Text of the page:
December 22, 2009
On December 21, 2009, President Obama signed the 2010 Defense Appropriations Act. Among other things, the Act extends the eligibility period for the COBRA premium subsidy from December 31, 2009 to February 28, 2010 and expands the maximum duration of the subsidy from 9 to 15 months. The longer subsidy period applies retroactively and will require plan administrators to provide a supplemental notice to affected individuals.
The COBRA subsidy initially was included in The American Recovery and Reinvestment Act of 2009 (commonly known as the stimulus bill) and provided a temporary COBRA premium subsidy for employees who lost health plan coverage between September 1, 2008 and December 31, 2009 due to involuntary terminations of employment. Our February 24, 2009 and April 3, 2009 Client Alerts provide detailed overviews of the subsidy and various issues it raises. Key provisions of the subsidy, as originally enacted, included:
Changes Made by the Defense Appropriations Act
The Act makes two key changes to the subsidy rules:
The extension of the maximum subsidy period is not limited to individuals who lose coverage after enactment of the Act, but rather applies retroactively to any individual who previously was eligible. Any such individual who had reached the end of the 9-month subsidy period will have up to 60 days following enactment of the Act (or, if later, 30 days after receiving notice of the extension from the plan administrator) to retroactively pay the reduced premiums relating to the extension. For example, an assistance-eligible individual who ended COBRA coverage on November 30, 2009 due to not paying the (full) COBRA premium could elect in January 2010 to pay his or her 35% share of the premium for December 2009 and receive retroactive COBRA coverage for December. The Act requires plan administrators to provide notice of the extension within 60 days after the enactment of the Act (i.e., by February 19, 2010) to any such person who was assistance-eligible on or after October 31, 2009.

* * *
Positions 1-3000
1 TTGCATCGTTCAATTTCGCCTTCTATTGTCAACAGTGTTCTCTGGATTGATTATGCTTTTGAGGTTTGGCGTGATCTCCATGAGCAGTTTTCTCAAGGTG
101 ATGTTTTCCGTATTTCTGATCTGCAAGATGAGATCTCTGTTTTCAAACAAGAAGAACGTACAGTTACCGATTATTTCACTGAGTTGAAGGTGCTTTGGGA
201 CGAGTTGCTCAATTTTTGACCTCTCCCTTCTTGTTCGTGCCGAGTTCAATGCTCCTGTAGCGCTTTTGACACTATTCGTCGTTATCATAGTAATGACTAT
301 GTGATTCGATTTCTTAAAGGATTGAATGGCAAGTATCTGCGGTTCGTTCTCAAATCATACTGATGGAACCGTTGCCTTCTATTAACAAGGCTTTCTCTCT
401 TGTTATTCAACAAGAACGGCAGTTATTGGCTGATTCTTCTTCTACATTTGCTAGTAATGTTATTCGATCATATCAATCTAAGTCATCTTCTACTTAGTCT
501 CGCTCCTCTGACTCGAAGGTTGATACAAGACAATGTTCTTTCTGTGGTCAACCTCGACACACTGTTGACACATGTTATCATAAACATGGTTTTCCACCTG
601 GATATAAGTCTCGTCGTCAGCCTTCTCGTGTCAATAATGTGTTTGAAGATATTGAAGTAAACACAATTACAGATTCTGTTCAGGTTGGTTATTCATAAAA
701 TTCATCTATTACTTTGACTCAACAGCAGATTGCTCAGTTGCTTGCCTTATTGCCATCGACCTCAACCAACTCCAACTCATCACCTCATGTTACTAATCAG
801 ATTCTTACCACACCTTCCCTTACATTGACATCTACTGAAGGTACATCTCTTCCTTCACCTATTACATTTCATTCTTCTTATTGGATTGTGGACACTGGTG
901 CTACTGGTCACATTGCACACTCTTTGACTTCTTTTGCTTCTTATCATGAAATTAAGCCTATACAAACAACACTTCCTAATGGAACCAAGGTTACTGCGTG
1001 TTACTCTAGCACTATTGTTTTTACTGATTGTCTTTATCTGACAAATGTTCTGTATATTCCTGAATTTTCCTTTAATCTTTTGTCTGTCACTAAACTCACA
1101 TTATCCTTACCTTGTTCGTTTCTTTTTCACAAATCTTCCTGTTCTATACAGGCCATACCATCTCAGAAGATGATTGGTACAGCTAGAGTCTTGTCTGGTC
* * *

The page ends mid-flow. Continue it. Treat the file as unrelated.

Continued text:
This brief summary highlights some of the key issues with the extension and expansion of the COBRA subsidy. In light of the retroactive application of the extended coverage period, plan administrators need to identify affected individuals and provide the required notice no later than February 19, 2010. They also need to modify their procedures to reflect the extension of the coverage period going forward.
Gibson, Dunn & Crutcher lawyers are available to assist in addressing any questions you may have regarding these issues. Please contact the Gibson Dunn attorney with whom you work, or
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